This is weird.
It’s 4pm and I realize I haven’t done anything productive today. Well, that’s not exactly true. I followed up with HR because my previous company seems to have… forgotten? to pay me for the last month of work. I tracked down the status of my tax return. I organized pick-up for one of my larger plants that must be sold before I move.
But I haven’t done anything productive for anyone else.
I’m adding tomato purée to the gnocchi stew I’m making for my dinner when it strikes me how strange my life is right now compared to women throughout history. There are no little legs swinging at the dinner table, or mini-hands pulling at my hoodie (I don’t own an apron) asking when it will be ready, or can they have Mac n’ Cheese instead.
I am 29, unmarried, with no kids. I am not someone’s wife. I am not someone’s mother. Today, I’m not even someone’s employee.
I live by myself, in a different country from where I was born. I don’t need to work anymore, because I saved enough in the last decade that my investments cover my cost of living. I’m financially independent, and I stand in my own financial power.
Not too long ago, this life would have been difficult to conceive of, if not impossible. In the 1970s only around 10% of women did not have children by the age of 27. Then, the average age of a mother giving birth for the first time was 21.4 years old. Now, more than half of women by the age of 27 don’t have kids.
Just a few decades ago, society forced women to be financially dependent on men. It wasn’t until 1974, when the Fair Credit Opportunity Act passed, that women could even have their own bank account and credit card without a male co-signer. The other day, I was pre-approved for a new Chase Sapphire Preferred card. All of my bank accounts are in my own name. It’s hard to believe that as recently as 50 years ago that fact might have been radical in itself.
Earning power for women was significantly inhibited in the past. My chosen career path of software engineering was (and is still) unfriendly to women. Even in the year I graduated high school—2011— researchers found that only 0.4% of women planned to major in computer science compared to 3.3% of men. I managed to finagle my way into the industry without a computer science degree, and made a salary in the top 10% for my age group.
There are many more statistics along the same lines that make me thankful for where I am at in life today. I made intentional life choices that helped me reach financial independence—but there are other factors outside of my control (privileges!) that helped me get to where I am now. If I had been born earlier, it’s possible I would have been barred from my own independence. How much of our lives are obligated to another, whether a partner, child, or employer? It’s Monday, and I didn’t sit in traffic to commute to a job. I woke up at 8am and walked into my kitchen, brewed myself a coffee, and read a book that intrigued me. I rested. It’s not lost on me how rare that is, so rare that I started to wonder if I should feel guilty. What is my worth to the world if I’m not being ground up in the capitalist machine?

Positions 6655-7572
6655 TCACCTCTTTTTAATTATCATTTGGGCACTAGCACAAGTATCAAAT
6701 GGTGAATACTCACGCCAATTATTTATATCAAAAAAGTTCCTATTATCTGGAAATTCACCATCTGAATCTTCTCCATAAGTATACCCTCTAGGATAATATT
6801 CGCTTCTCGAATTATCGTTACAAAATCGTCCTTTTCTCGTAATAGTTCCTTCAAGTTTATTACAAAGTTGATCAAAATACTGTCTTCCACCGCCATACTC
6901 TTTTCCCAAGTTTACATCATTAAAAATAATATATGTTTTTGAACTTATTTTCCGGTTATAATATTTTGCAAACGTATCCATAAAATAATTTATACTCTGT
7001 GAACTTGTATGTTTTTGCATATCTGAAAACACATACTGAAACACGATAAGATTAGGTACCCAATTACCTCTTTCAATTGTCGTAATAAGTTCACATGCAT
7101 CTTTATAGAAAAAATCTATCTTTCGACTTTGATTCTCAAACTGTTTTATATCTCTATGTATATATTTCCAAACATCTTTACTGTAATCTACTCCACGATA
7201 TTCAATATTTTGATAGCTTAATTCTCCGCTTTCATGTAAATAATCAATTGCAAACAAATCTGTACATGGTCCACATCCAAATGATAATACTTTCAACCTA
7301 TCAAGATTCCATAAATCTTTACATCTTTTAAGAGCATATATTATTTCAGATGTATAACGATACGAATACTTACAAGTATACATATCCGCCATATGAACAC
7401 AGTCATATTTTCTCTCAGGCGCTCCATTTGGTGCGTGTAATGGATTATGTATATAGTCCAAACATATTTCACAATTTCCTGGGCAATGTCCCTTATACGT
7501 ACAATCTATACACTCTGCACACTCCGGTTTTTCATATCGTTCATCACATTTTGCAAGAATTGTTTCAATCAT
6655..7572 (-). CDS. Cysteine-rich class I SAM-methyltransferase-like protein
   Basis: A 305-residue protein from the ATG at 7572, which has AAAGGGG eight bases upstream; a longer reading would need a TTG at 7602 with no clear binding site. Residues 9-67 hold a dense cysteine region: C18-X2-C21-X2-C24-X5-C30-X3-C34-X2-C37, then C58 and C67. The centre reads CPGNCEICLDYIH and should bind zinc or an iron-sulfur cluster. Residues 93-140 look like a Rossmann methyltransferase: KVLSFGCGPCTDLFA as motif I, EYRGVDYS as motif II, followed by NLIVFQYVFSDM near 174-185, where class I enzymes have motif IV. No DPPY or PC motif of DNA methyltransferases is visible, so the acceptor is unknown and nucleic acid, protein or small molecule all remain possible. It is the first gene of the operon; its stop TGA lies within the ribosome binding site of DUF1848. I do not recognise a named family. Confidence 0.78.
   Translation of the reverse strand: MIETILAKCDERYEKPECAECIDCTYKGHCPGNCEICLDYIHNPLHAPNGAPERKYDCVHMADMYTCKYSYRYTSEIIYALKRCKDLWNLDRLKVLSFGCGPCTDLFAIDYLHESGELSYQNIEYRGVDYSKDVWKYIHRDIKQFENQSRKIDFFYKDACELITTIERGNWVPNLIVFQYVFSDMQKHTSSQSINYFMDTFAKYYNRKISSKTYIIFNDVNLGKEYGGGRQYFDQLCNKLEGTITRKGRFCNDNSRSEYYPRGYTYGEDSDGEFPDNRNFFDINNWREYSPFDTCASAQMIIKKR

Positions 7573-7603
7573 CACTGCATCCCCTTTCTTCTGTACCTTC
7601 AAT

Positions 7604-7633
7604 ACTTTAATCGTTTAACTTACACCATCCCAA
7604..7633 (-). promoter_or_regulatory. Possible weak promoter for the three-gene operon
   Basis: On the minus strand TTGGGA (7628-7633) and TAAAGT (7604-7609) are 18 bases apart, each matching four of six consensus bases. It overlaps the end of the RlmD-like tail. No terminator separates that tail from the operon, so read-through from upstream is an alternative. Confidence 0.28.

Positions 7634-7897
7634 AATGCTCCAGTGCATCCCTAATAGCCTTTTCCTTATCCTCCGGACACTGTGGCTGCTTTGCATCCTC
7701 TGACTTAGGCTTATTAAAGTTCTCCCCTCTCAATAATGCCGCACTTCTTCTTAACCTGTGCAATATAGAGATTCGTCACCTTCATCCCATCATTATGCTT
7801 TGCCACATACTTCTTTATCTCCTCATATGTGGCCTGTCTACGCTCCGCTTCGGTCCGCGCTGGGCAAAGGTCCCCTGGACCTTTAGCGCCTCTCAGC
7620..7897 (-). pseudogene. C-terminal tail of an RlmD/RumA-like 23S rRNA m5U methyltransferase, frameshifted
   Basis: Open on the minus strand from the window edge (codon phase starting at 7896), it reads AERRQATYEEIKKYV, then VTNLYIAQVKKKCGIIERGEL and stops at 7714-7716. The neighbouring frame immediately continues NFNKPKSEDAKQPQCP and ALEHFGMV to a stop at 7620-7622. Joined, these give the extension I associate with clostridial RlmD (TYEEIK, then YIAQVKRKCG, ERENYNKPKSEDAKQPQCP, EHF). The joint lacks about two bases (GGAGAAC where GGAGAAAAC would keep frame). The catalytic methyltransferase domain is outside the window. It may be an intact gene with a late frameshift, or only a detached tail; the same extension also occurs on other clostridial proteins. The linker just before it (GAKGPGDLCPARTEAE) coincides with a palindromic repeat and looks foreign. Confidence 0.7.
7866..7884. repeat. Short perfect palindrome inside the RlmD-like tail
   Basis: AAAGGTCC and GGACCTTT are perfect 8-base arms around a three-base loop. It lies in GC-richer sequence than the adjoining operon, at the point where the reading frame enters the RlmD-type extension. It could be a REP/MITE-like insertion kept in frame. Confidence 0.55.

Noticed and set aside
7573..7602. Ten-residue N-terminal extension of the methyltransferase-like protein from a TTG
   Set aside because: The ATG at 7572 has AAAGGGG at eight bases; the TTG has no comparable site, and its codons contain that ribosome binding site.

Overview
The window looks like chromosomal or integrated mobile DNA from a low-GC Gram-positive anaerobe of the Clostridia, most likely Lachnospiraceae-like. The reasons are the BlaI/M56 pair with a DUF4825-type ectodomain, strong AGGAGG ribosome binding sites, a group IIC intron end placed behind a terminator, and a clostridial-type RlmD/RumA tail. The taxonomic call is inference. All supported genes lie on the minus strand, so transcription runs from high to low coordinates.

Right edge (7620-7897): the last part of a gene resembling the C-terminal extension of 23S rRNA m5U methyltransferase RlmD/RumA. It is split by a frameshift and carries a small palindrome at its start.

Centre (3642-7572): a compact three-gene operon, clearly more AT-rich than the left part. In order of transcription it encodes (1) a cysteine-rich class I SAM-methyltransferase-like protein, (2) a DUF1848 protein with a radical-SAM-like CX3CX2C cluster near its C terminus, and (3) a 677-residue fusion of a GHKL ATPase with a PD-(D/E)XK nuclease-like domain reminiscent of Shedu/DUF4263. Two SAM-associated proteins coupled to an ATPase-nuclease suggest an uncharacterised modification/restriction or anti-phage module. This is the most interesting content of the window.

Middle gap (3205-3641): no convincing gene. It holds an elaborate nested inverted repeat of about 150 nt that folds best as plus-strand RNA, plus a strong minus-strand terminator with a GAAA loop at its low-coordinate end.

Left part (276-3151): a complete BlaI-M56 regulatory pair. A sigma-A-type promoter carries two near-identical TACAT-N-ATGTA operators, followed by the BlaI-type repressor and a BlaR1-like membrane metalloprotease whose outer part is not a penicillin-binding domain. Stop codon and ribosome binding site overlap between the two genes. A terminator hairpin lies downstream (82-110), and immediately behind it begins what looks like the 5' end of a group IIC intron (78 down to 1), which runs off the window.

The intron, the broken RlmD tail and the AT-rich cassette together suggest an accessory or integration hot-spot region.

We are usually given two choices: work or care for your children. Be a professional or a parent; or with high hopes and ambition: both. I realized as I chopped my parsley how implausible it is to choose neither. Of course, I still want to do something. Creation is intrinsic to humanity. Yet how rare is it for a woman to skirt the demands of society, even if just for a little bit?
That’s why I stood over the simmering sauce feeling grateful, even as flecks of tomato spewed across my kitchen. I made dinner for myself, and made a mess I’d clean up later without resentment, because it’s my mess. Today this is all I created, but I refuse to feel guilty.
Spanish stew with gnocchi and sausage
4 people | 20 minutes
gnocchi 1 kg
merguez sausages 10 pieces
smoked paprika powder 2 tsp
chicken stock cubes 2 pieces
seedless green olives 220 grams
passata/tomato purée 500g
snack tomatoes 500g
parsley 15 g
olive oil 3 tbsp
garlic 2 cloves
Here’s how you make it
Roughly chop the parsley. Finely chop the garlic.
Heat 2 tablespoons of olive oil in a large frying pan. Add the gnocchi and cook on high heat for 3 minutes. Remove from the pan and set aside.
Heat one tablespoon of olive oil in the same pan. Add the merguez sausages and fry until brown on all sides for 5 minutes. Then add the garlic and smoked paprika and cook for another minute.
Add the olives, snack tomatoes, passata/tomato purée, chicken stock cubes and 100 ml water. Let simmer gently for 5 minutes.
Add the spinach in handfuls and let it wilt for 4 minutes. Add the gnocchi. Cover to let steam heat the dish.
Garnish with the parsley. Season with the salt and pepper.